This fact sheet provides basic information about aloe vera—common names, what the science says, potential side effects and cautions, and resources for more information.
Aloe vera’s use can be traced back 6,000 years to early Egypt, where the plant was depicted on stone carvings. Known as the “plant of immortality,” aloe was presented as a burial gift to deceased pharaohs.
Historically, aloe was used topically to heal wounds and for various skin conditions, and orally as a laxative. Today, in addition to these uses, aloe is used as a folk or traditional remedy for a variety of conditions, including diabetes, asthma, epilepsy, and osteoarthritis. It is also used topically for osteoarthritis, burns, sunburns, and psoriasis. Aloe vera gel can be found in hundreds of skin products, including lotions and sunblocks. The Food and Drug Administration (FDA) has approved aloe vera as a natural food flavoring.
Aloe leaves contain a clear gel that is often used as a topical ointment. The green part of the leaf that surrounds the gel can be used to produce a juice or a dried substance (called latex) that is taken by mouth.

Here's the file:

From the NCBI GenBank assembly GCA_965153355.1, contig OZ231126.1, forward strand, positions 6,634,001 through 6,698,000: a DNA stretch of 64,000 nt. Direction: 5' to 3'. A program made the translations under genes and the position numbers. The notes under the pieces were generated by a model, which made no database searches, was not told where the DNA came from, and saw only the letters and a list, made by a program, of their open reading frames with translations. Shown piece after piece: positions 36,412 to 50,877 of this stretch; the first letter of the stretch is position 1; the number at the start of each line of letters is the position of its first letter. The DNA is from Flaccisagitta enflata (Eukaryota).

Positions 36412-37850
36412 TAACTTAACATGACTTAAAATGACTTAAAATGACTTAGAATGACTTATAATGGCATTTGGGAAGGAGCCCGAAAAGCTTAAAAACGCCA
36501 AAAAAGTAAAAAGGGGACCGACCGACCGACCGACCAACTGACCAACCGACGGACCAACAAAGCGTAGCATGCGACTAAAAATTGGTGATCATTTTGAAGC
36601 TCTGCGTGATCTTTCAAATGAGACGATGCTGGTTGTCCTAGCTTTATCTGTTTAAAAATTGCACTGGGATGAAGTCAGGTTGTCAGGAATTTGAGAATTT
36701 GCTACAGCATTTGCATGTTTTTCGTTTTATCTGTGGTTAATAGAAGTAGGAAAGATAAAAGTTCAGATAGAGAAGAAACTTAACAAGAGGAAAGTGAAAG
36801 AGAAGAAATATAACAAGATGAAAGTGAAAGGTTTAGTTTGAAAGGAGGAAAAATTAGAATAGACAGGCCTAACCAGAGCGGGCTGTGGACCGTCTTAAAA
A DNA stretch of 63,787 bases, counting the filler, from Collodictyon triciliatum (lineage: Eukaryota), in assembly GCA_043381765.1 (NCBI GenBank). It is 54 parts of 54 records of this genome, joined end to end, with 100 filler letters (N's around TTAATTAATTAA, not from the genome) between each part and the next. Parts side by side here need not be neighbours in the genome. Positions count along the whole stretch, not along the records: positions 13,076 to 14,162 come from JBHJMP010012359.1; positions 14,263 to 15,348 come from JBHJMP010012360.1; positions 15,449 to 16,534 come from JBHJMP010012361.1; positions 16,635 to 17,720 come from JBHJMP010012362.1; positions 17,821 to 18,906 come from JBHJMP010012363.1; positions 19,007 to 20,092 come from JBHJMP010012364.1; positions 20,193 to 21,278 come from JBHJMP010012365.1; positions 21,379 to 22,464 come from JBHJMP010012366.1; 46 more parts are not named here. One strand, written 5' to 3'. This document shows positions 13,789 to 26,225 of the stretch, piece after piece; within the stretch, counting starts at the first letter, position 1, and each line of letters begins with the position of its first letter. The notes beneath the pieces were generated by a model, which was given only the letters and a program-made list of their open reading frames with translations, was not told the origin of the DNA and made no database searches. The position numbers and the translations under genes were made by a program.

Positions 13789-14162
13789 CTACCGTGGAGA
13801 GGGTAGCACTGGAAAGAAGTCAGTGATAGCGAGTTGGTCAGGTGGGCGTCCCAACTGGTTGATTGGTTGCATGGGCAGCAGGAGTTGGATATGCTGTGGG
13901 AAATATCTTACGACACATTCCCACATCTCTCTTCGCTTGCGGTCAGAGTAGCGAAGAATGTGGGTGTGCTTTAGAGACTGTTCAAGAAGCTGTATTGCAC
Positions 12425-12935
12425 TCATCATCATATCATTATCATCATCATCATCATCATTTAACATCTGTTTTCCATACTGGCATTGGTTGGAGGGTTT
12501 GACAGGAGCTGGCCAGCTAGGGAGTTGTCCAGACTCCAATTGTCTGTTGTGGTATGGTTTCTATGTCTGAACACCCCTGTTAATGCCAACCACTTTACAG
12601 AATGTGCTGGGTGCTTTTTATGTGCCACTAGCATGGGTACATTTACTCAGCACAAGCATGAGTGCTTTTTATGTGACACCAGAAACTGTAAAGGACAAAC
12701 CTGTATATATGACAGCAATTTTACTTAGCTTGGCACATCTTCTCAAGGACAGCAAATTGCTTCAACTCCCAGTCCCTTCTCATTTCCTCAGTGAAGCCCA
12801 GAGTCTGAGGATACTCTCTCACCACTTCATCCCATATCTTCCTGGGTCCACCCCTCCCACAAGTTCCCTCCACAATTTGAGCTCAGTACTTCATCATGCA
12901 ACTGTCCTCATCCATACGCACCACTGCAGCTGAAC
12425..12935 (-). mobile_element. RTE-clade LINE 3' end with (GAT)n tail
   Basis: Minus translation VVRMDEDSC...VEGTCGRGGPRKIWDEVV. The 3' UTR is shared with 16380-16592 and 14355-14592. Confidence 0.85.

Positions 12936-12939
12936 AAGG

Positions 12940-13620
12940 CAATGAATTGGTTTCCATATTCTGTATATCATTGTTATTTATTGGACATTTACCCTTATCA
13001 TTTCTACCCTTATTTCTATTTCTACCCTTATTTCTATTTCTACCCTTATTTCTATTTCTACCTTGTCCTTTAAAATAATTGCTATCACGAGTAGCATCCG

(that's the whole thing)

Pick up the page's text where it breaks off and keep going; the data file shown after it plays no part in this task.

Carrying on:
What the Science Says
- Aloe latex contains strong laxative compounds. Products made with various components of aloe (aloin, aloe-emodin, and barbaloin) were at one time regulated by the FDA as oral over-the-counter (OTC) laxatives. In 2002, the FDA required that all OTC aloe laxative products be removed from the U.S. market or reformulated because the companies that manufactured them did not provide the necessary safety data.
- Early studies show that topical aloe gel may help heal burns and abrasions. One study, however, showed that aloe gel inhibits healing of deep surgical wounds. Aloe gel has not been shown to prevent burns from radiation therapy.
- There is not enough scientific evidence to support aloe vera for any of its other uses.